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The lifespan of these lizards was published in the past  to be around thirty years.  I personally know of three animals  that lived well over fifty, one of which was captured as a young adult in 1969 and is still alive and well.  In my opinion Heloderma horridum can live up to  seventy years or longer in optimum conditions. Females, average adult size is 24-30 in and two and a half  to four pounds. Males, average adult size is 28- 34 in and three to five pounds. Exceptionally large males can reach 40in and close to ten pounds.

The Mexican Beaded Lizard and the Gila Monster are the only two venomous lizards in the world. The Beaded Lizard’s  name in Latin consists of the two words Heloderma horridum. Heloderma, meaning nail studed skin, and horridum, meaning horrible (horrible studded lizard).  Heloderma lizard's skin consists of several tiny beads called ostioderms. Each bead contains a tiny piece of bone that gives them an armor like plated skin. 


Beaded Lizards can reach sexual maturity at three and a half to four years old, although I have  successfully bred them  at three.  In H.horridum and H.exasperatum, once oviposition occurs the incubation period at 80-84F  is 180-185 days.  In H.alvarezi the incubation time at the same temperature is one hundred fifty to one hundred fifty five days  (S.Angeli, Q. Dwyer 2020). At about those periods of time the hatchlings will pip their head out of the egg. It usually takes two or three days for them to come all the way out, absorbing their yolk sack and ingesting the liquid content of their egg. Newly hatched neonates are usually five to six inches and weigh around 25- 40 grams. Until the animals are substantial in size, sexing is nearly impossible. Males generally have broader heads and longer necks, with females having narrower heads and shorter necks, although there’s always exceptions to every rule.



Types of Beaded Lizards

Class: Reptilia Order: Squamata Family: Helodermatidae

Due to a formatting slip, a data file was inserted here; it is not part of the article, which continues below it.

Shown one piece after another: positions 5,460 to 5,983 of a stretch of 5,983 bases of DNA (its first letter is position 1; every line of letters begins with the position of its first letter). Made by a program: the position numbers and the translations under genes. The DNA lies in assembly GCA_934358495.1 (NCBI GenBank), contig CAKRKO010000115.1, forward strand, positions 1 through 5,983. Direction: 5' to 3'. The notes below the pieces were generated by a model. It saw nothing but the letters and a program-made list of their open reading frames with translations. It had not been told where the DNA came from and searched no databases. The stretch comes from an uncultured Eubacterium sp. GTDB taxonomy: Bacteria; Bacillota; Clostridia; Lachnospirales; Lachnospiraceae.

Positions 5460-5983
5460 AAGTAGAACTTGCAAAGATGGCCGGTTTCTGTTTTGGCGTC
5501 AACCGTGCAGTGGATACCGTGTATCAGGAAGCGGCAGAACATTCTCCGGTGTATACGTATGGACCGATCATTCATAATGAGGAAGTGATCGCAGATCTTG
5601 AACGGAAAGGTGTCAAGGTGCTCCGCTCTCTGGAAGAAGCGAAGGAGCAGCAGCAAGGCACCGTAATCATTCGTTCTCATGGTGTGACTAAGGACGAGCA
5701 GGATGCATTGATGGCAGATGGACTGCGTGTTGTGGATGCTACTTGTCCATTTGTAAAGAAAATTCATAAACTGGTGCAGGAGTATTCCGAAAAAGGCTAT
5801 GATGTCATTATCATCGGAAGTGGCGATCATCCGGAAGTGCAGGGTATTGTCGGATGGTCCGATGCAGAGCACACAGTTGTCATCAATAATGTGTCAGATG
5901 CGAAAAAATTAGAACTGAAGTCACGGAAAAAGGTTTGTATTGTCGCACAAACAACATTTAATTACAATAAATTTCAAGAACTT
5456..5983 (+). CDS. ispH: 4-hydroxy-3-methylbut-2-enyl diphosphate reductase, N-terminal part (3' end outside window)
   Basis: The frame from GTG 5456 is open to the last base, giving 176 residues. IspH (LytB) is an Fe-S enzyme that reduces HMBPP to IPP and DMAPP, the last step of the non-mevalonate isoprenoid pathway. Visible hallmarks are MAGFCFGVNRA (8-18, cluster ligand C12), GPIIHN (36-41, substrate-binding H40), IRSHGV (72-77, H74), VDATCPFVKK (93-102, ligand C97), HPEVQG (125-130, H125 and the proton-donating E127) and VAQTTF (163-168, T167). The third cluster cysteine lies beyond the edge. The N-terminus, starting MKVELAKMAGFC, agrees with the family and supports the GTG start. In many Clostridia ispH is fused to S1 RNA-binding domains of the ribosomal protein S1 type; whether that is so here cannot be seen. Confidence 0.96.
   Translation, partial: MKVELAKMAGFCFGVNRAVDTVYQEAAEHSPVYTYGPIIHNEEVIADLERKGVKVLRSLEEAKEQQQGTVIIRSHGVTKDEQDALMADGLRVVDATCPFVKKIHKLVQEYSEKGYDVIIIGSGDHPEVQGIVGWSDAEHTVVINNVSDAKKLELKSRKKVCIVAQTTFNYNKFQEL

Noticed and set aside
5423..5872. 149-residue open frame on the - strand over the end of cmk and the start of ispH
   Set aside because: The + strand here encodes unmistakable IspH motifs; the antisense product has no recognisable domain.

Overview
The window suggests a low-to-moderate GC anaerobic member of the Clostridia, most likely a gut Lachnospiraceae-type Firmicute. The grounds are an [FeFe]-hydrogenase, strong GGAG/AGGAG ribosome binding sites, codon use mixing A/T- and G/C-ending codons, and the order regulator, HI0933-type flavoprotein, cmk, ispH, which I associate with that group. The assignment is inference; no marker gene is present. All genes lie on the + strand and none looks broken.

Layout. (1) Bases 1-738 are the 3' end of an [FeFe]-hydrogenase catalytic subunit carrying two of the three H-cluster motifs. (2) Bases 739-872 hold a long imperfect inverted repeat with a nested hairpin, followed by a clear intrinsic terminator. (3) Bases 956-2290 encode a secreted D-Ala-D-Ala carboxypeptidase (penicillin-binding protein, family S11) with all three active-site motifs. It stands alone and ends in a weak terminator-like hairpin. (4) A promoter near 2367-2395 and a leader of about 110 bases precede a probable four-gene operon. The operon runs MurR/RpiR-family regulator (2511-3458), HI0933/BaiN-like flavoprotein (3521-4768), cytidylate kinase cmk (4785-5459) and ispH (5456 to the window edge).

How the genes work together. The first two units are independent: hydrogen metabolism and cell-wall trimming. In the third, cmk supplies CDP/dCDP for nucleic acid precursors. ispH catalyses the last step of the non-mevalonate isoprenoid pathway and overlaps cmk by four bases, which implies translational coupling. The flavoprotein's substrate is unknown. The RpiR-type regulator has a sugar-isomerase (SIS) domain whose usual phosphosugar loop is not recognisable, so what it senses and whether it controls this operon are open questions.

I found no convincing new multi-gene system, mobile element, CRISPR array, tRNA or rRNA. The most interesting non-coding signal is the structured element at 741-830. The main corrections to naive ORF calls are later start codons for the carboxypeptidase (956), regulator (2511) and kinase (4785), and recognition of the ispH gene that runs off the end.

• Heloderma horridum
• Heloderma charlesbogerti
• Heloderma alvarezi
• Heloderma exasperatum



From top to bottom: An adult, a two year and a yearling

Size Comparison: Male on the left, Female on the right

The animals originate in the Pacific Drainages from Southern Sonora, Mexico to Southwestern Guatemala and two Atlantic drainages, from Central Chiapas, Mexico to Southeastern Guatemala. Habitat is primarily tropicial deciduous forest and thorn scrub forest, also found in pine-oak forest, with elevations from sea level to 1500 meters. In the wild, the animals are only active from April to mid-November. They spend only about an hour per day above the ground, and their natural diet is consistent of reptile and bird eggs and occasionally small mammals. The lizard uses its venom primarily as a defensive weapon. (Johnson, J. P. and C. Ivanyi, 2001. North American Regional Beaded Lizard Studbook. 3rd Edition. Arizona-Sonora Desert Museum.)


H.h. exasperatum habitat - Southern Sonora, Mexico 
Photography by C.M. Gienger

A Rio Fuerte beaded lizard in climbing a tree. Photography by C.M. Gienger

The venom glands are located in the lower jaw. At the base of each tooth is a grooved pit for venom delivery. The venom is delivered by the lizard by a chewing motion, a rather crude delivering device. The bite from an animal is extremely painful and can be potentially fatal, but this is only in extremely rare cases. See Bob Applegate's website for an actual bite account.


To the left: A tooth of a Heloderma horridum, notice the pit in the tooth. 
To the right: The Jaw of a Gila Monster (Similar to a Beaded Lizard)
Both drawings come from Bogart and Del Campo's The Gila Monster and Its Allies and were drawn by S.B. McDowell ©1956

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